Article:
The Christian Standard Bible and Reformed Circles

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T. J. Switzer

Puritan Board Freshman
Hello!

So I am currently attending a 1689 confessional church that uses the New American Standard Bible 95 (NASB95) as their main teaching and pew Bible, yet I struggle with the text. I've been told its because I need to embrace the struggle and plow though it, but I find that the Christian Standard Bible (CSB) has been a breath of fresh air.

I grew up with the Holman Christian Standard Bible (HCSB) and have a majority of my Bible memory from that translation. I love the update, but I feel guilty for using it instead of the NASB95 as my main since its what the church uses.

I know many of you might think this is a childish issue, and that using mutiple translations is wise, and I do. I just want a home base for reading, teaching, and memorizing. What are your thoughts on the CSB and is it trustworthy for Reformed teaching?

Thank you!
 

PuritanCovenanter

Moderator
Staff member
Welcome to the Puritanboard. I didn't know there was a 1689 Church in the area. I do know of many Calvinistic Baptist Churches. I went to one on the Northside for many years.

When you have time click on Signature Requirements in my signature and make one for your posts please.

On topic, I agree with you about sticking with one translation as you memorize scripture. It is less confusing for me to recall passages the older I get. My good buddy and Elder uses many translations in his memorization. It doesn't hinder him in any way. In fact I see the benefit of it as certain passages become clearer and more applicable to life than other translations render them.

The American Standard is a good translation because it does try to stick closer to the manuscript as a translation. It is what is called a Formal Equivalence translation. It tries to be word for word. The other philosophy of translation is called Dynamic Equivalence. It is more a thought for thought translation instead of sticking as tightly to the manuscript as it can.

I would advise you to try to embrace using as many translations that are beneficial in helping yourself and others to know what the scriptures say. I mainly read and memorize from the KJV but I use the ESV, ASV, a few literal translations, and some translations that other individuals have done. I find benefit from all of them.
 

B.L.

Puritan Board Sophomore
So I am currently attending a 1689 confessional church that uses the New American Standard Bible 95 (NASB95) as their main teaching and pew Bible, yet I struggle with the text. I've been told its because I need to embrace the struggle and plow though it, but I find that the Christian Standard Bible (CSB) has been a breath of fresh air.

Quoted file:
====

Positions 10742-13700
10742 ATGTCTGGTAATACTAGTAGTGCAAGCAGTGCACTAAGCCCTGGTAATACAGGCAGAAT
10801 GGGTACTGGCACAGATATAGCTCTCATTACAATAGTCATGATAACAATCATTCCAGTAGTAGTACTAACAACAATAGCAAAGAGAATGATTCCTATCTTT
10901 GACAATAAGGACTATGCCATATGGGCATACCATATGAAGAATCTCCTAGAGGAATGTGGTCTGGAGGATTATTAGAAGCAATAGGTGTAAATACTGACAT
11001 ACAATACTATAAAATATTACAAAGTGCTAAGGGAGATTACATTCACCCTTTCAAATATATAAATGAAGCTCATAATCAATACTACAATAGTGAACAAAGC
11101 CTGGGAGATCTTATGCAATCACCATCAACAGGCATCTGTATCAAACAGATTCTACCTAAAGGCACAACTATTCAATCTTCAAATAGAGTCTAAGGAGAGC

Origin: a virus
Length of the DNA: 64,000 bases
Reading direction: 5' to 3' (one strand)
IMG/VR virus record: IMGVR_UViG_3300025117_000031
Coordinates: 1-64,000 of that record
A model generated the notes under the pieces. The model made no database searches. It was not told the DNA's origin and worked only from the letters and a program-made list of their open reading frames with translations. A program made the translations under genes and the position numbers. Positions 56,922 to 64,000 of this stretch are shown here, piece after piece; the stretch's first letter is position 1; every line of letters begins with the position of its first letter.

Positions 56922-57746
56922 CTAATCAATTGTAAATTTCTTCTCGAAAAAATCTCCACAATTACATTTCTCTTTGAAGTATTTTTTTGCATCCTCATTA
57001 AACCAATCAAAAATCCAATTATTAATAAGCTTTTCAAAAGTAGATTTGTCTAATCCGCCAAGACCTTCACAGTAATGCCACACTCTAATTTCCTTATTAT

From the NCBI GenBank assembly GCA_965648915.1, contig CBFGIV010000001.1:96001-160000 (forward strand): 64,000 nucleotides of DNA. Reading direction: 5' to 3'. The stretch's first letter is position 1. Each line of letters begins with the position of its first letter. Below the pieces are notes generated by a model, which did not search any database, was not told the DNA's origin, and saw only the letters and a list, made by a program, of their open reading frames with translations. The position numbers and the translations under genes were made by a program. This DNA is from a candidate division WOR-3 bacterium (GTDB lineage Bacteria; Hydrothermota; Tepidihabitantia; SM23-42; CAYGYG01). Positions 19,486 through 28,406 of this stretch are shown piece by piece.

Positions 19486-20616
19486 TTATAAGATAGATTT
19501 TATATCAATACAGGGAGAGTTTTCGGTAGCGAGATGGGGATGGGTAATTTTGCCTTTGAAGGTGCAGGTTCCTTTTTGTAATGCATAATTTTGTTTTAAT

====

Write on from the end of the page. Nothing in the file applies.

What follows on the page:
I don't have any familiarity with the CSB to address your question, but I've been in similar shoes as you. I was once in a church that preached and taught exclusively from the KJV and many who struggled with the language were advised to endure and work harder to comprehend it. Though the KJV is one of my two primary translations I read from in private study, I found this advice added an unhelpful burden to many who found reading and listening from the KJV to be a struggle instead of a joy. This particular church actually went through a sort of silent war when the ESV came out. Many lobbied to transition the church from the KJV to the ESV, which caused some unfortunate tension among some.

There is something to be said about an entire congregation using the same translation for preaching and teaching though. I'm currently in a church that uses the NASB95; however, I've never used it and use other translations. I suppose I could whip out my phone and follow along in the NASB, but I like having a printed Bible in hand to carry with me. Many others in the congregation also use something other than the NASB and it becomes a bit of a distraction when going around the room reading out loud during Bible Study. Lol. Small issue I suppose.
 

Bill The Baptist

Puritan Board Graduate
Plenty of people struggle with the NASB, mainly because it is full of awkward English. It has been said that the KJV was written in the English of Victorian times, the NIV was written in the English of modern times, and the NASB was written in the English of no time.

I would recommend using the translation you feel comfortable with.
 

Jake

Puritan Board Senior
I find translations like the NASB and N/KJV very good to use for study, but I find well-done dynamic equivalence translations to be good for long sections of reading (and not necessarily deep study). I say keep using the CSB. Others in this vein are the NIV (I prefer the 1984 version) and the MEV.